The discovery of a notebook belonging to a Paraguayan guerrilla has raised concerns about the growing strength of the country's leftwing rebel movement.
Found in a Paraguayan People's Army (EPP) camp, ABC Newspaper reported the document describes bomb testing carried out during New Year's Eve celebrations and training sessions for members.
An entry dated November 25, 2005, reads: "I'm beginning my preparation for the mission, which involves gathering information about the terrain, places, the village, stream, rivers and estuary and physical resistance training."
In another part of the document, the guerrilla discusses experimenting with bombs on New Year's Eve. An entry with various spelling and grammar errors says: "We did an explosive experiment while people were celebrating the arrival of the New Years. We were trying the material, and it worked. We did four explosions at midnight like in order to confuse the explosives with rockets that the people did, but our explosion turned out more powerful (in) that it exceeded those of the population so some of them noticed (what) they said (was a) thunderbolt, (a) comet."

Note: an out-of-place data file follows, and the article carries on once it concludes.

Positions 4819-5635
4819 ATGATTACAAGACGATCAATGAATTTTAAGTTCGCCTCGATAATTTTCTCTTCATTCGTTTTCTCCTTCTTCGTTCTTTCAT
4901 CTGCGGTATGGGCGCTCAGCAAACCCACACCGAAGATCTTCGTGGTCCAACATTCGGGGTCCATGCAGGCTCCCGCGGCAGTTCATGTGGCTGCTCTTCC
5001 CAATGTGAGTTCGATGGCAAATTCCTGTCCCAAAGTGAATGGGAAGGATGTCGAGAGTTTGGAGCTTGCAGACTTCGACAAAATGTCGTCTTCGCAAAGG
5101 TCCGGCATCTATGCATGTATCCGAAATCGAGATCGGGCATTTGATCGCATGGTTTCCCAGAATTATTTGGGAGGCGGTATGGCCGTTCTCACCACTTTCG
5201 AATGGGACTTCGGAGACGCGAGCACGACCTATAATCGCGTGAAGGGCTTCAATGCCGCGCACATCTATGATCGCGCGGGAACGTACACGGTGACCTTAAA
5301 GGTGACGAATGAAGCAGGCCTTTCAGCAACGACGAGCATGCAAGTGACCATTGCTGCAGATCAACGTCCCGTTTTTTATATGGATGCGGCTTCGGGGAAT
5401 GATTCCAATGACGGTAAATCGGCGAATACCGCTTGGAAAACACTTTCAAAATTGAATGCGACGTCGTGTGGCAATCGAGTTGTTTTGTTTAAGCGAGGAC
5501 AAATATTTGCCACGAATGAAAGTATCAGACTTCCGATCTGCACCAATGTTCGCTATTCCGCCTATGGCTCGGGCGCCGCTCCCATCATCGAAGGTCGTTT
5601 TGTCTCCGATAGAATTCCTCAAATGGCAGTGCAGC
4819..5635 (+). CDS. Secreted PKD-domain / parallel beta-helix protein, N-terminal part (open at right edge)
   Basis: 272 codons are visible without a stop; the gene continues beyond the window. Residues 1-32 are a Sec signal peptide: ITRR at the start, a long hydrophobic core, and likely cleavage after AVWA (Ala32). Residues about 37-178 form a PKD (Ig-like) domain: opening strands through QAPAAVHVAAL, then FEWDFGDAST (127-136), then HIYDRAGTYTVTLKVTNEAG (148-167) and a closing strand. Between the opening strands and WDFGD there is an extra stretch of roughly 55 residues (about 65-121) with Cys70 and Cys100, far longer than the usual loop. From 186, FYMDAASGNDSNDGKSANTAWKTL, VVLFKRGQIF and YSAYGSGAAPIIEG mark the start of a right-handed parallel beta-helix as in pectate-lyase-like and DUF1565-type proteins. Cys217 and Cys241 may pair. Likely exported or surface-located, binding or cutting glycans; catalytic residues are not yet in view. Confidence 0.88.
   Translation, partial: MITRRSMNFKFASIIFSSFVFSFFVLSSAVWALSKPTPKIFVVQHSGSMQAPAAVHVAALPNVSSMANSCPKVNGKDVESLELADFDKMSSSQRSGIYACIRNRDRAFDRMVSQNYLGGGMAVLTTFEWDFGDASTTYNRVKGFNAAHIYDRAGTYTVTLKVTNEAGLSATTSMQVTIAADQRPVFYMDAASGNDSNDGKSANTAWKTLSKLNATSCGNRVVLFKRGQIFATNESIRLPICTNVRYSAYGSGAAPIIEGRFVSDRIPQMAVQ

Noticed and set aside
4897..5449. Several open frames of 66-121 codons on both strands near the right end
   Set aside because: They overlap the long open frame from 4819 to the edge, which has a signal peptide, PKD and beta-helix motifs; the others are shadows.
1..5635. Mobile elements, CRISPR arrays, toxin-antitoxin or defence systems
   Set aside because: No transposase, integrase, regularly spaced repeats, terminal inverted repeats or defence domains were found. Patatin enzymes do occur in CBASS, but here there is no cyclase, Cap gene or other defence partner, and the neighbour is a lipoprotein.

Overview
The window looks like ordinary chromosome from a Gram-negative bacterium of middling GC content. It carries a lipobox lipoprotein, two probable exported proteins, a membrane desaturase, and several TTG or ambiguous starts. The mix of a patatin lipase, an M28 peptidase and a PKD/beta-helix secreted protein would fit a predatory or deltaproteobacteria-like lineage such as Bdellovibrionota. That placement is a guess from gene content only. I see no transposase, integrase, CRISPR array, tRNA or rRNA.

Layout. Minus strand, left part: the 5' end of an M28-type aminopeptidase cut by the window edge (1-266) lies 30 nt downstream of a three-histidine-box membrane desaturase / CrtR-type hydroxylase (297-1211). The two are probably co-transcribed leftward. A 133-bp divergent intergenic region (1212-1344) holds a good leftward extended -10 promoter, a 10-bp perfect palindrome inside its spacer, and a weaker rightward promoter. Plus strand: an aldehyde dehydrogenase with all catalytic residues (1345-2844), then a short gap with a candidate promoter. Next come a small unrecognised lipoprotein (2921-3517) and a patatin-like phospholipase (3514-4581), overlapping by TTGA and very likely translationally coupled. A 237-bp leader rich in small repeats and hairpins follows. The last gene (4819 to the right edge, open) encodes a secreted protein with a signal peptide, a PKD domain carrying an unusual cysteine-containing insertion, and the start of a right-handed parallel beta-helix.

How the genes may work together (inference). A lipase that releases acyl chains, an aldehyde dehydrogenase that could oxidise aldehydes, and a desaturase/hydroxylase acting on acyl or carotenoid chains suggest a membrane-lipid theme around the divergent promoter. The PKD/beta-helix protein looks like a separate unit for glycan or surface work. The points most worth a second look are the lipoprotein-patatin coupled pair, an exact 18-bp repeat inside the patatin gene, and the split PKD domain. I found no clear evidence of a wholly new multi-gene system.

InSight Crime Analysis
While still a small group, with estimates of members ranging between 30 and 100, the leftist EPP has shown increasing signs of strength in recent years. After a six-year lull, they made a comeback in 2011, significantly stepping up kidnappings, bombings and extortion. The government stated last year that they planned to eliminate the guerrilla group once and for all but have failed -- one attack during presidential elections in May 2013 killed a policeman and injured five others.
Former President Fernando Lugo, controversially impeached in June 2012, was accused of having links to the EPP. However, incoming President Horacio Cartes, who's believed to have played a key role in Lugo's ousting, faces serious allegations of links to drug trafficking and other organized crime. The EPP is also believed to get a significant amount of its income from marijuana.